A first group of refugees will be relocated to Spain from Greece this weekend, the Spanish government said Friday, as part of the European Union’s program to redistribute arriving refugees more equally across EU countries. But many say the process is going far too slowly, resettling only a handful of people even as more than 10,000 arrive each day.
A total of 19 refugees — most of them women from Eritrea — will be transported to Madrid from Italy on Sunday, said Spanish Deputy Prime Minster Soraya Sáenz de Santamaría. They are among 854 people slated for resettlement in Spain by the end of this year, under Spain’s participation in the EU’s refugee quota system. A total of 1,499 people will be resettled there in the next two years, Sáenz de Santamaría said.
Critics say the resettlement numbers — 19 on Sunday and 116 others before — can’t keep up with the scale of the refugee crisis, which warrants resettlement actions much greater than those being currently pledged. At a migration summit in September, EU Vice President Frans Timmermans said the "numbers [being accepted] today are much too small.”
Reluctant to accept greater numbers of refugees, individual EU policymakers have proposed other measures to keep more people from coming. German Chancellor Angela Merkel has suggested that the EU set up stations on its borders to conduct preliminary background checks and determine whether people would qualify for asylum.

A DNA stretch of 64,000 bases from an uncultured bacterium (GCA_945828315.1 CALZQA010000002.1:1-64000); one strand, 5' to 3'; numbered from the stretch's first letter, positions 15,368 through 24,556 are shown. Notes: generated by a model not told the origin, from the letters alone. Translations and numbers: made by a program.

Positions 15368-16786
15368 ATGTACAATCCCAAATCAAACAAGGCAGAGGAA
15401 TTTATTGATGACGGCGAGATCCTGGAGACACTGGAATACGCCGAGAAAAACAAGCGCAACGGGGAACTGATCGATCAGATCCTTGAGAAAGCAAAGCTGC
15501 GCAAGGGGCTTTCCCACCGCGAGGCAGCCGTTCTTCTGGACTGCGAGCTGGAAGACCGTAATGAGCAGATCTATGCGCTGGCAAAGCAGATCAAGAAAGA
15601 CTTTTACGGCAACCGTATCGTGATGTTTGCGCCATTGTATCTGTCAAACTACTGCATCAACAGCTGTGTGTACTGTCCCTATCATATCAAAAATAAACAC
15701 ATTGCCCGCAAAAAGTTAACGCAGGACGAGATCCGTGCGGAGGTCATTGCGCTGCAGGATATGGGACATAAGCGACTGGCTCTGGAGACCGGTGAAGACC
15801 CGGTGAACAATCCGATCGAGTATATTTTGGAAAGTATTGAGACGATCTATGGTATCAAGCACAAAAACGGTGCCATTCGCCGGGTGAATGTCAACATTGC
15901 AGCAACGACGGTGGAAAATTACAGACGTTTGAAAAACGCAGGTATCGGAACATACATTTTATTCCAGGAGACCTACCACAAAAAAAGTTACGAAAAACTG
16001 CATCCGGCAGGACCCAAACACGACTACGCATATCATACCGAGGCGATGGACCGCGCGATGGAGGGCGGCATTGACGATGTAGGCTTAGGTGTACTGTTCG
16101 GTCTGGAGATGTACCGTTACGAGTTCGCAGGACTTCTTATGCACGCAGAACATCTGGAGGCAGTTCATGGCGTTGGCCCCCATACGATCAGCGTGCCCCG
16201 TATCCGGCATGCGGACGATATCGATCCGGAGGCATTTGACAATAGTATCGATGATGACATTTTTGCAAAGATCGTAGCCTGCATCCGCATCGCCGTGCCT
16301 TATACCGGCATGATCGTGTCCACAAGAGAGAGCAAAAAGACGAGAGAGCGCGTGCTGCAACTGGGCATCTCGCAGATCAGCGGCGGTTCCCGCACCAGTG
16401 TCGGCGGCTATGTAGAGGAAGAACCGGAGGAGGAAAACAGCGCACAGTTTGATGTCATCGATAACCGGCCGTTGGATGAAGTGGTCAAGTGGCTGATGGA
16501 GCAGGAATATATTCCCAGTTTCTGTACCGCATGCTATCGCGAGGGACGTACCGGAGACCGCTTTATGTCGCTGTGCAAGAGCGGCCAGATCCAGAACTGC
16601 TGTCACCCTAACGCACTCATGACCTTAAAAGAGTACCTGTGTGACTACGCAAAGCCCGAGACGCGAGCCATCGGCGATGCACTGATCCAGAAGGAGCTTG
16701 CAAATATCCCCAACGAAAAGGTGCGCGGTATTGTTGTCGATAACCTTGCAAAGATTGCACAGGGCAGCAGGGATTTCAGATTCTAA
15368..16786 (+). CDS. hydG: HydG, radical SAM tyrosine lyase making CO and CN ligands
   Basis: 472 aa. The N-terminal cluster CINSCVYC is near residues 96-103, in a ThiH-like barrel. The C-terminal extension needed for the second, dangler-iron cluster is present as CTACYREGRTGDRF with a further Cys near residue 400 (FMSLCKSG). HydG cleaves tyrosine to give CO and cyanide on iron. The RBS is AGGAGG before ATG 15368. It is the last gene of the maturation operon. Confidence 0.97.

About 773,000 people, many of them fleeing conflicts in Syria, Eritrea and Iraq, have crossed EU borders this year, and about 3,300 are believed to have died trying to do so. Some estimate that up to 3 million people will reach Europe and request asylum by 2017.
On Wednesday, six families from Iraq and Syria were moved from Greece to Luxembourg with the support of the International Organization for Migration (IOM), which assists the EU in its resettlement efforts. Earlier, Finland took in 48 people from Italy, according to the EU.
This week’s moves follow the launch of the refugee quota system and resettlement of the first group of refugees on Oct. 8 from Italy to Sweden, which agreed to take in about 820 people from Italy and 548 from Greece as part of a plan to resettle 40,000 refugees from both countries. At a migration summit in September, EU countries — except for eastern European nations such as Hungary and the Czech Republic, which refused to take part in the quota scheme — agreed to resettle another 120,000, bringing the total to 160,000.
The refugee crisis shows no signs of abating as winter approaches and people scramble for shelter ahead of the cold. Well over 600,000 people this year reached Greek shores, where authorities struggle to provide humanitarian assistance. Germany continues to receive about 10,000 people per day, authorities said last week.
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